Brands hoping to connect with consumers on social media might consider mixing man’s best friend with the heroism of first-responders. That’s exactly how pet food delivery service PetFlow.com scored the two most popular Facebook posts in June.
Last month, a picture of Massachusetts Police Officer David Harriman saving a woman’s dog from her submerged car racked up nearly 400,000 likes, 34,000 comments, 59,000 shares, and an overall engagement rate of 21.3%, according to fresh findings from Prague-based social analytics firm Socialbakers.
Also in June, a picture of Lucy -- a disfigured pit bull rescued from a life of abuse -- elicited 177,000 likes, 43,000 comments, 147,000 shares, which contributed to a total engagement rate of 16%.
A venture-back startup, PetFlow is part of a new breed of brands relying heavily on content to engage consumers through social media channels like Facebook and Twitter.
"Social has always been an important part of our strategy,” Alex Zhardanovsky, co-founder of PetFlow.com, said on Wednesday.
“We engage frequently with our audience of over 2.7 million fans on Facebook, and drive a tremendous amount of traffic to our site … because of it.” A quick scroll down PetFlow’s Facebook page illustrates the company’s social marketing strategy: bait consumers with anything cute, cuddly, heartening, or humorous.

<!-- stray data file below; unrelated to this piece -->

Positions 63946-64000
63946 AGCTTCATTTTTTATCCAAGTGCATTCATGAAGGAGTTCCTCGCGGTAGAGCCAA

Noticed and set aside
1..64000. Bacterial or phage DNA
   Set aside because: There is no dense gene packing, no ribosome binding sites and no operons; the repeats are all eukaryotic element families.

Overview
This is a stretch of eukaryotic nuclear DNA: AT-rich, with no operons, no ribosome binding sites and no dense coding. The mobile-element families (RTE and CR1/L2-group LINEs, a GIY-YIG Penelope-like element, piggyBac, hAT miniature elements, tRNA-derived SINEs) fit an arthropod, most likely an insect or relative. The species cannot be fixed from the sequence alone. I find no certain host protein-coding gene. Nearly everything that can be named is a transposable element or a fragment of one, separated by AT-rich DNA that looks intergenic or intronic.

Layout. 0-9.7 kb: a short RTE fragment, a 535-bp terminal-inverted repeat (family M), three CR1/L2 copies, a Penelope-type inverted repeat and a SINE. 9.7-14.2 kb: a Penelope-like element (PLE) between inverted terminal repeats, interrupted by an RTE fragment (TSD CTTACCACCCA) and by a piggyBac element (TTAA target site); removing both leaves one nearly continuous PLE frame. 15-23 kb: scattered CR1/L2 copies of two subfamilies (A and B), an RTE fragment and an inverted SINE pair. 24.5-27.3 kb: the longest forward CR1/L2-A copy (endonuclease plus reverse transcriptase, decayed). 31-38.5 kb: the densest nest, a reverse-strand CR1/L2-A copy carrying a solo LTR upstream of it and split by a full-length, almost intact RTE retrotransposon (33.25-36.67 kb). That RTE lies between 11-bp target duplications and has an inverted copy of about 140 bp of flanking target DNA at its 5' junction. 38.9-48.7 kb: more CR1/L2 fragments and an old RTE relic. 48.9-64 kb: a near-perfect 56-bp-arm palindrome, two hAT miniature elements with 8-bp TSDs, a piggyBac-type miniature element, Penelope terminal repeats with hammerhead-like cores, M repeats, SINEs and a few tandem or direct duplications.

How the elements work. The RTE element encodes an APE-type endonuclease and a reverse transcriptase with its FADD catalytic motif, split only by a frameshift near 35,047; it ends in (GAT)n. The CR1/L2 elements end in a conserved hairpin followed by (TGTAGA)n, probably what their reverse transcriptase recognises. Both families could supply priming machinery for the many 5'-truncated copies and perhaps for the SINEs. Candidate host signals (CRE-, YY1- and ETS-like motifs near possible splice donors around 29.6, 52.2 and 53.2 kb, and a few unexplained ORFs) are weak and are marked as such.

Following the lead of Buzzfeed and other publishers, brands like PetFlow are learning that people can’t resist sharing this sort of content, which makes for easy and effective marketing.
And the approach appears to be paying off. Just four years old, PetFlow saw sales of $39 million last year, and expects to break the $50 million barrier this year.
Seeing success with a similar marketing approach, Nestlé Purina PetCare’s Waggin’ Train Dog Treats brand achieved the greatest engagement rate gain on Facebook, in June, according to Socialbakers. Rebounding from a ton of negative press related to the safety of the jerky snacks, the brand saw its engagement rate increase 1,139% to a whopping 60.49%.
Yet while social media offers marketing opportunities for upstarts like PetFlow, the medium is securely dominated by the world’s largest brands.
In June, Wal-Mart, Amazon, and Target -- each of which could be considered a PetFlow competitor -- boasted about 32 million, 22.6 million, and 21.6 million Facebook fans, respectively.
I concur, Gavin. Your examples great,but are limited to pet-related brands. Note pet pics and tricks can work for nearly any brand. Images such as those you cited are memorable and leave a positive "feel good" impression with the viewer. One should be careful when using this tactic for non-pet, non-child related products and services though, by exercising care not to lose the message in that cute arresting visual.